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Trapped Season Two Tackles Big Topics

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Trapped Season Two Tackles Big Topics

Ólafur Darri Trapped

Photo: A screenshot from RÚV/RVK Studios.

“Viewers can expect a series like the previous one, but in many ways very different,” director Baltasar Kormákur told RÚV when discussing the next season of hit TV series Trapped (Ice. Ófærð), to premiere in Iceland this fall. While the show’s first season centered on a murder mystery in a remote Icelandic town physically isolated by a raging blizzard, the second series deals with more psychological forms of entrapment. As an Icelandic government minister enters the parliament building, she is attacked by a man who sets fire to both of them. Investigation of the incident then takes unexpected turns.

Those unexpected plot twists will touch on hot topic issues in Iceland and around the world, such as imported labour and heavy industry. “Within that comes nationalism, its goals, and the situation of people who live in the remote countryside,” says Baltasar. “I think thrillers work best when they discuss society and serious issues in an interesting way,” he remarks.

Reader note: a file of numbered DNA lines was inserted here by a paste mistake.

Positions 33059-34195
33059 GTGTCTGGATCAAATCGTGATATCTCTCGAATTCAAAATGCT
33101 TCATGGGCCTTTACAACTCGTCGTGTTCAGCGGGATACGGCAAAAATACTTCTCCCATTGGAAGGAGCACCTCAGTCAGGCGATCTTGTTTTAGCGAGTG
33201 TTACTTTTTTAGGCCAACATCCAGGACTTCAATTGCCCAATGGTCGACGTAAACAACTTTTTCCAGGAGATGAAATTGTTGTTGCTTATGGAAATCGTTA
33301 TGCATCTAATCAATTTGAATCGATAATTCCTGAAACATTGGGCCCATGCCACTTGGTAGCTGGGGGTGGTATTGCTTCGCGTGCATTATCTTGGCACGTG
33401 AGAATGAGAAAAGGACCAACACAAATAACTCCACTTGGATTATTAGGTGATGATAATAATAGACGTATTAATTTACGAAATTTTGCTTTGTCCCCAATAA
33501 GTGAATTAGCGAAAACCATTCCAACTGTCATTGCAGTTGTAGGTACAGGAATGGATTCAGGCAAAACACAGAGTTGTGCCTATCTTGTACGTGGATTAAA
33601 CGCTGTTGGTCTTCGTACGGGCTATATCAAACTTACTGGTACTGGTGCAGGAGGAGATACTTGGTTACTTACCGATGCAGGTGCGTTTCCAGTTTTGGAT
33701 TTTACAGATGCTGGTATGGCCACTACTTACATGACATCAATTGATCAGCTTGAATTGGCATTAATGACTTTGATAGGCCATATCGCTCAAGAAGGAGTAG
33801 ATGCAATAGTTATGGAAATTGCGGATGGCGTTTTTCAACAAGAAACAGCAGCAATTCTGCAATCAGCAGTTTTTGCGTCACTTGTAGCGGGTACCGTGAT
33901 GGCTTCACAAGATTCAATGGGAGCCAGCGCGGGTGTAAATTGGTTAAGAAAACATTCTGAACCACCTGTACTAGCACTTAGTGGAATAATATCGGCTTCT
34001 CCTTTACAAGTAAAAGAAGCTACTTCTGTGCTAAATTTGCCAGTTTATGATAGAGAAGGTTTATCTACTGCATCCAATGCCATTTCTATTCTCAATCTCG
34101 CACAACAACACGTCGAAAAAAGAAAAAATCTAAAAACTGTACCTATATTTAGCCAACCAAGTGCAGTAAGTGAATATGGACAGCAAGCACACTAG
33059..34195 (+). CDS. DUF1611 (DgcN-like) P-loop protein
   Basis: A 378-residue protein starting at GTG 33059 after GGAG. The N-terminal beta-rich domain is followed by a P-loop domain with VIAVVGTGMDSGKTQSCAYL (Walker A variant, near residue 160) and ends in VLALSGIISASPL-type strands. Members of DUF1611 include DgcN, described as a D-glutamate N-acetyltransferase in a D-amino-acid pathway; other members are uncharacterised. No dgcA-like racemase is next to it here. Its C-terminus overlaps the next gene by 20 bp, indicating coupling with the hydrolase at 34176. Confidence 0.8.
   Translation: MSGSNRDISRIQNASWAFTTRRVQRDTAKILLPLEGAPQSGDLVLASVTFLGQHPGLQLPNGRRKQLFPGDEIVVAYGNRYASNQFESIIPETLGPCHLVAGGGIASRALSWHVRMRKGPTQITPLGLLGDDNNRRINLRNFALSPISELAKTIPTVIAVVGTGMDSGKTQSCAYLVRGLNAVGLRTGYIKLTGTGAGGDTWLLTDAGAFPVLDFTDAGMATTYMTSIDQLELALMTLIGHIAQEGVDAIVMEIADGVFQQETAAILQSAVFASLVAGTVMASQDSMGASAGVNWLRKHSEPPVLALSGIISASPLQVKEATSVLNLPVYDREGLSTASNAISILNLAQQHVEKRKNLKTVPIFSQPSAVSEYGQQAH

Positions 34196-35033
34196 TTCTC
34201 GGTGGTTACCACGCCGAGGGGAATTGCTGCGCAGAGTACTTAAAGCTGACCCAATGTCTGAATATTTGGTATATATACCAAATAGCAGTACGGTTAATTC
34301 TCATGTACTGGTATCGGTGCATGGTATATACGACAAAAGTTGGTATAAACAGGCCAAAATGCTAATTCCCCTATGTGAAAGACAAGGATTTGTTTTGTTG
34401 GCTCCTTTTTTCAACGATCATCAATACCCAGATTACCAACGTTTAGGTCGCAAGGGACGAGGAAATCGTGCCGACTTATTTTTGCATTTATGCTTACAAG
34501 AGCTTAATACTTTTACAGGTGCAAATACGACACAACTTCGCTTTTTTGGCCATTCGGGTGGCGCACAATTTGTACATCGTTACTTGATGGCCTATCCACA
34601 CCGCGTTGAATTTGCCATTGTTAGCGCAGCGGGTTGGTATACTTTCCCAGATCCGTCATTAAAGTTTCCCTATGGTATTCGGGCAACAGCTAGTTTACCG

Crime novel writer Yrsa Sigurðardóttir joined the screenwriting team for Trapped’s second season. Her education as an engineer came in handy when writing about power plants in the Icelandic highlands. “She gave us insight into various issues regarding power plants and their impact on the environment,” says Baltasar.

The first series of Trapped was widely successful, enjoying 5.7 million viewers in France and 1.2 million in Britain where it was broadcast on BBC 4.

Fans can now watch the trailer for the upcoming series (in Icelandic).

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